The Faraday Medal-2014 has found its heroes in terahertz field
The Faraday Medal - one of the most conspicuous awards in modern physics - has found its heroes and landed in the terahertz (THz) domain in 2014! This year Edmund Linfield and Giles Davies, two professors from the Engineering Faculty of the School of Electronic and Electrical Engineering, the University of Leeds (the UK) won this annual international prize established by the Institute of Physics (IoP, London, UK). Previously known as the Guthrie Medal and Prize this medal has been in existence since 1914 being awarded for “outstanding contributions to experimental physics”.
It took scientific R&D teams led by professors nearly 20 years of painstaking and consecutive efforts in terahertz technology research to reach this prestigious point of worldwide recognition.
The use of terahertz and sub-terahertz rays of electromagnetic spectrum has always been extremely challenging and promising for science, because this type of electromagnetic radiation is absolutely safe, non-destructive and much more informative due to quite active and specific absorption by various substances, cells and tissues. In fact lying ‘at the interface between electronics and optics’, as worded in IoP press release, terahertz rays (or T-rays) are non-ionizing and can penetrate many opaque materials. These unique qualities make Terahertz potentially much more interesting and informative than X-rays and near infrared radiation (NIR) expanding their possible applications to such spheres as homeland security (full body scanning); chemical analysis, quality control (non-destructive testing); medical imaging and many others.
The contributions in Terahertz science made by professors Davies and Linfield that largely underpinned international exploration and incipient exploitation of this part of the electromagnetic spectrum were related to development and creation of a ‘solid-state device based on a sophisticated layered semiconductor superlattice structure’, which is now commonly known as THz frequency quantum cascade laser. Their achievements in this area were also highly instrumental in development of the entirely new field known as terahertz photonics and have furnished truly priceless insights for other research groups involved in terahertz pulse amplifier demonstration and coherent optical sampling dealing with seeded terahertz field.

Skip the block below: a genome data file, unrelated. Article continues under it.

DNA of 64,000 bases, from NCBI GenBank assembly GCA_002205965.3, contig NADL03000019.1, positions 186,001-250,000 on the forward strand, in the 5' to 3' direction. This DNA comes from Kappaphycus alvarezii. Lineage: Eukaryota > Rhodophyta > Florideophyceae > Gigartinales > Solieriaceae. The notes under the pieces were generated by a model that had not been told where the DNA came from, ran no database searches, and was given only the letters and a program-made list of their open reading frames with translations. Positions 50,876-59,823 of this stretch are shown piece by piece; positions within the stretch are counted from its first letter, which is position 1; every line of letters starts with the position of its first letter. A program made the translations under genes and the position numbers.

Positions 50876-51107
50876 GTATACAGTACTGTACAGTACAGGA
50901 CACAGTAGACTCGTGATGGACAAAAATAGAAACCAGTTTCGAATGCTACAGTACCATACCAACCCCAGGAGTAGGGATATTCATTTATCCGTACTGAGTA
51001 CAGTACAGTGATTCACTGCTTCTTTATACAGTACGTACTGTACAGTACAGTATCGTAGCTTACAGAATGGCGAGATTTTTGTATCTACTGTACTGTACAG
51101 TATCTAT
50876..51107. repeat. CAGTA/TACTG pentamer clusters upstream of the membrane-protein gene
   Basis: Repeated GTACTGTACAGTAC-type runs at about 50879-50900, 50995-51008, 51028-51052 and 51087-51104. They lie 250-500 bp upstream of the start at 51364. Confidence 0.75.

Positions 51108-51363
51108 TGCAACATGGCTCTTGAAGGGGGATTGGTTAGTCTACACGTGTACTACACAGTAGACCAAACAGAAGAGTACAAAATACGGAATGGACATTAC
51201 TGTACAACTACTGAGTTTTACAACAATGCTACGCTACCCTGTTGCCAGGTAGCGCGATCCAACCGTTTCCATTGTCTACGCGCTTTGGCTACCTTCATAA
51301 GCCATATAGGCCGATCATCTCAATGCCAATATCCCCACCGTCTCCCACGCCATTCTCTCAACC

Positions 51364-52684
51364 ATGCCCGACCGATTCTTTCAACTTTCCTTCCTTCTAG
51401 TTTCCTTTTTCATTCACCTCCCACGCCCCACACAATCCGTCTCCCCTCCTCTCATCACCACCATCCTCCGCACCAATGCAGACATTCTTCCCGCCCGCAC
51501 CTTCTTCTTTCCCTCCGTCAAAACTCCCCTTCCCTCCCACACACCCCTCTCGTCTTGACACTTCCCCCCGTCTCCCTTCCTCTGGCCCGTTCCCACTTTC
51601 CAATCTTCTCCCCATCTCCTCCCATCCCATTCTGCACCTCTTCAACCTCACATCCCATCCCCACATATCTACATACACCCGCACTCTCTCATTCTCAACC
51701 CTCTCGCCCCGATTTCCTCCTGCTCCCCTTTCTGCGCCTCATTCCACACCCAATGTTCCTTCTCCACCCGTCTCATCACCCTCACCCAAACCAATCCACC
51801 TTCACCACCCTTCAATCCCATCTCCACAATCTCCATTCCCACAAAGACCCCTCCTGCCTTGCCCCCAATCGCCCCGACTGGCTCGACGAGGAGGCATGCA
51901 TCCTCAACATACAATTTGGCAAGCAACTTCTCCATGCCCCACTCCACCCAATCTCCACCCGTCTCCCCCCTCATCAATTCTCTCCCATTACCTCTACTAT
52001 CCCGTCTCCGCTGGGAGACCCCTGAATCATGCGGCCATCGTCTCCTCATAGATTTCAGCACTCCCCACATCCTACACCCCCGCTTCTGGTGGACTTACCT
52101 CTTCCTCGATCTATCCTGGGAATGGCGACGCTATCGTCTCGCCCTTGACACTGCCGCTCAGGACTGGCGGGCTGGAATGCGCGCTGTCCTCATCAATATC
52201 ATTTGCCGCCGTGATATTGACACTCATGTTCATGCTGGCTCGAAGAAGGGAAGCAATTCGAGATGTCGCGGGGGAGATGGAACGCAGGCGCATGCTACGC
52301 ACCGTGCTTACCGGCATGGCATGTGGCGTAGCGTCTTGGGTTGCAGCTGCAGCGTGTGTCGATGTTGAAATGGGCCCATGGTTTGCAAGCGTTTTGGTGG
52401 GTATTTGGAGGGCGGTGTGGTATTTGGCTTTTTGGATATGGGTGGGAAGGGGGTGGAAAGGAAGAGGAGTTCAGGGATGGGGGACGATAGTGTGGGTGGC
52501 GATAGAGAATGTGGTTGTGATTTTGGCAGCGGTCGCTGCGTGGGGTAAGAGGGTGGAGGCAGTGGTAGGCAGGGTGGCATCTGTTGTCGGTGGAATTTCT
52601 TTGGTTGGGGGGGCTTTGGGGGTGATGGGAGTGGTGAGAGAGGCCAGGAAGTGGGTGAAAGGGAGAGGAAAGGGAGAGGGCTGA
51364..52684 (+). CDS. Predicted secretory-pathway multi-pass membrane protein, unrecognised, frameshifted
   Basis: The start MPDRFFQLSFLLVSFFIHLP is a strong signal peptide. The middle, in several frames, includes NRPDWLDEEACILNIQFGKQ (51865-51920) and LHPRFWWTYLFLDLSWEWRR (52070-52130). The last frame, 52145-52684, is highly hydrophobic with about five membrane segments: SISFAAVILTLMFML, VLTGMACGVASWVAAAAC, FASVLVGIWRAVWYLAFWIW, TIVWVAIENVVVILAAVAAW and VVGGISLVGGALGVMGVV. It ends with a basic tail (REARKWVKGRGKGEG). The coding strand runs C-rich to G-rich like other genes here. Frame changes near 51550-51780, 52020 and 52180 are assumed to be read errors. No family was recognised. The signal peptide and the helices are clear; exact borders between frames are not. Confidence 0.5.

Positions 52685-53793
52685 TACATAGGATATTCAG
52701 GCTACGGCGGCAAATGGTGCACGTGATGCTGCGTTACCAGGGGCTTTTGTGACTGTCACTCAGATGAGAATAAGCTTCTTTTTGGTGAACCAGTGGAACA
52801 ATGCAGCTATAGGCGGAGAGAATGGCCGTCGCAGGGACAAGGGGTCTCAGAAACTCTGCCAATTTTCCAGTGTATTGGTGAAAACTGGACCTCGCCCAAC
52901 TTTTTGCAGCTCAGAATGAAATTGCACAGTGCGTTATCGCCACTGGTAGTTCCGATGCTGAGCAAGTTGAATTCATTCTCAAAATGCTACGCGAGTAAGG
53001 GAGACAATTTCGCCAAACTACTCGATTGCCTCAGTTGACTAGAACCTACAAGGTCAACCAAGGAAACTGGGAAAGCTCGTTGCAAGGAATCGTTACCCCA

Moreover, one can hardly overestimate the significance of the input made by their research teams into the development of terahertz spectroscopy systems for characterizing materials and terahertz imaging devices, which virtually capacitated ‘sensing another vision’ and helped Terasnse ‘look into the matter of things’, in line with our corporate goal statement.
There is no doubt that their breakthroughs secured a leading position for Leeds University in the sphere of terahertz technologies for at least the last two decades. All Terasense team members, who - to some extent - also capitalize on these achievements, cannot help but extend their most heartfelt congratulations to Prof. Alexander Giles Davies and Prof. Edmund Linfield, wishing them everlasting inspiration that should move them closer to their next discoveries!